One of the posters on TetonAT asked, “Would it have made a difference if the skier had triggered the slide while skiing the run?” I say yes. At least based on my experience. It would have made a difference to me if Rodolph had accidentally knocked the rock off from above. I would still have been devastated, but there wouldn’t be the anger at the fact that the accident could have been prevented if he had taken a second to look. If a skier knocks off a slide while skiing, presumably he or she thought the slope was safe and had no intention of triggering an avalanche. It’s different, subtle, but, from the perspective of someone who has suffered through this kind of loss, I think the difference is real.
It’s easy to debate this subject in the anonymity of an Internet discussion where you don’t have to sign your name. It’s another thing to put names to the people who are killed as a result of these kinds of events. They are real people, not idiots who put themselves in harm’s way. Many of the postings on TetonAT seemed to imply that anyone caught below would have been doing something wrong.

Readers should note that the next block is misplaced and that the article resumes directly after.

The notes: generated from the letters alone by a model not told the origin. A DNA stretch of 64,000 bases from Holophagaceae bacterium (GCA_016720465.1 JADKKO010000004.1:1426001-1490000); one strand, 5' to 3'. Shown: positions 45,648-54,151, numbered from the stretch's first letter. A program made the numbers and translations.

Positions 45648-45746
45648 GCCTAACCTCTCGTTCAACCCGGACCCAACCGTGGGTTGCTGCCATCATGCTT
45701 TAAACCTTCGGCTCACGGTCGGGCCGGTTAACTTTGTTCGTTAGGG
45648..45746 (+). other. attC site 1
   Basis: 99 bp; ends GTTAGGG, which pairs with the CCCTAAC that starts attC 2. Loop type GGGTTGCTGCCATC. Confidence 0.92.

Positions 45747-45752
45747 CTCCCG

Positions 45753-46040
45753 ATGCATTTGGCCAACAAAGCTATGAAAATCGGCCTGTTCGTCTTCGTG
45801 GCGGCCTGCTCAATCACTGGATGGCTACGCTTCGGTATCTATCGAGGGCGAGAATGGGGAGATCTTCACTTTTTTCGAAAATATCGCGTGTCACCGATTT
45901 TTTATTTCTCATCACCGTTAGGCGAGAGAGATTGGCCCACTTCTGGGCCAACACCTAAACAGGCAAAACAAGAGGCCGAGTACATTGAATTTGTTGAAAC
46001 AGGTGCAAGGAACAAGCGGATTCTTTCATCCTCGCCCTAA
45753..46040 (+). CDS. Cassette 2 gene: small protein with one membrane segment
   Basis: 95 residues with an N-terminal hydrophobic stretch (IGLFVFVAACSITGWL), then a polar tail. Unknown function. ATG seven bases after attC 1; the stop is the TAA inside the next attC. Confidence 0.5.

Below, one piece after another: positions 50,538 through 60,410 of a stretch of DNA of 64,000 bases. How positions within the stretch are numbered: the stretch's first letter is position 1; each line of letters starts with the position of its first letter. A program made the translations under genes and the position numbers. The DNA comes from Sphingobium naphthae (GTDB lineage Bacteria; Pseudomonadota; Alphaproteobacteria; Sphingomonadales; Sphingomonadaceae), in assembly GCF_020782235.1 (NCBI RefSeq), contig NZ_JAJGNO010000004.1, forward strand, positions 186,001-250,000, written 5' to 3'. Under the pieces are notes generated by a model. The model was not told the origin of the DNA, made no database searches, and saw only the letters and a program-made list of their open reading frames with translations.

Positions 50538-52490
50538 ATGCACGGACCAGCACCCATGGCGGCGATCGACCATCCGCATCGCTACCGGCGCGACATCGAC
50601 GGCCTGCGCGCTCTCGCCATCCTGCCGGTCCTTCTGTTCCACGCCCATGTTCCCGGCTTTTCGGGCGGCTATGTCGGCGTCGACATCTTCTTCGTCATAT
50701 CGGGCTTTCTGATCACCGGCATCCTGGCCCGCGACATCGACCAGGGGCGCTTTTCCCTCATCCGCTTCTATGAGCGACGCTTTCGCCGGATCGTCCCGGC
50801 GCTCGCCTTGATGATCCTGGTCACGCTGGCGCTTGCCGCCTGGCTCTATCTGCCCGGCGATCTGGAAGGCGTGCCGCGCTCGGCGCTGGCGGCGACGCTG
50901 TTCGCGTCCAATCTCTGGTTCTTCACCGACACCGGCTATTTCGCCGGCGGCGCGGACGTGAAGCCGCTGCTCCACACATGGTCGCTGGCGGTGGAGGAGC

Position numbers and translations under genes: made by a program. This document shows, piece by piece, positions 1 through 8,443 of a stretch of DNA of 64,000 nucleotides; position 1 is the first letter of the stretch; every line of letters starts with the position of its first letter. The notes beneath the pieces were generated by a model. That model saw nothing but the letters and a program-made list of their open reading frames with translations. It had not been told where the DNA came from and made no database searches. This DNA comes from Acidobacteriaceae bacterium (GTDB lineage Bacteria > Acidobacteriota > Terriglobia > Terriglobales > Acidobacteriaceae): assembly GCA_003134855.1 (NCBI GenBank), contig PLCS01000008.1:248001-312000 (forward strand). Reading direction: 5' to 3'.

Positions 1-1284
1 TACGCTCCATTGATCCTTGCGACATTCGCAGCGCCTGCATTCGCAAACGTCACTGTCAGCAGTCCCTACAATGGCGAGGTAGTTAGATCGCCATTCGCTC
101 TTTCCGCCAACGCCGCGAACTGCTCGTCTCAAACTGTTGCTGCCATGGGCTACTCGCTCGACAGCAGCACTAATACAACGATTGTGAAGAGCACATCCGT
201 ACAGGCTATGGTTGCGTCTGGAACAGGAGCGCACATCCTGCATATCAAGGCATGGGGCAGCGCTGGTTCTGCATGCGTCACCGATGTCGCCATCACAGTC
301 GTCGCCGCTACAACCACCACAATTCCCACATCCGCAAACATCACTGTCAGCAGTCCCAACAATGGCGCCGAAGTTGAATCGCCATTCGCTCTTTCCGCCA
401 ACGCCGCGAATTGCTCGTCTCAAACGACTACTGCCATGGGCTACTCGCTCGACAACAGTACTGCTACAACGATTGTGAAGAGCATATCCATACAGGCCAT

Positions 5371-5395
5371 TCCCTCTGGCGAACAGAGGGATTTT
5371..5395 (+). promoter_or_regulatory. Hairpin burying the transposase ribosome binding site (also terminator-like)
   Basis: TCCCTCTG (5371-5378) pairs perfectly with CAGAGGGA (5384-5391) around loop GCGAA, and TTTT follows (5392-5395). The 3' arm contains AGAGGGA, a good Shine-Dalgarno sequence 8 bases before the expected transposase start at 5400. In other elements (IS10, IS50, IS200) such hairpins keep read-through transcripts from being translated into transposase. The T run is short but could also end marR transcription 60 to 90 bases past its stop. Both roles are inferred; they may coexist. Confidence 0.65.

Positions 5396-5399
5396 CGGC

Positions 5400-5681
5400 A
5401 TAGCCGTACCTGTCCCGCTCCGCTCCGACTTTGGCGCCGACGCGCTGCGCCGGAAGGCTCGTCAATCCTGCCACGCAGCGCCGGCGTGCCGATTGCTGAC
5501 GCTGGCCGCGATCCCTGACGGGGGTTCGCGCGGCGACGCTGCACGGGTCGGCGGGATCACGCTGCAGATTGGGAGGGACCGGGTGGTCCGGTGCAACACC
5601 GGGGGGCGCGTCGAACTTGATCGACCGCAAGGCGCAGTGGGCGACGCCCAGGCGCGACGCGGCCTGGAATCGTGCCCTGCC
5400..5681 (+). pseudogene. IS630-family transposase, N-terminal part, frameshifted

That’s not necessarily true. They could have been crossing the slide paths on the Coal Creek out-track one at a time. They could have been skiing the south face from one island of safety to another. In fact, another group of my friends was doing just that.
I’m not saying people don’t do stupid things, like skin up the middle of an avalanche slope, boot up a couloir below another party or have lunch in a runout zone. I know that happens. But I believe it is unfair to imply that anyone who might be caught by someone controlling an avalanche slope from above is being irresponsible. Pete and I accepted that there is danger climbing in the mountains.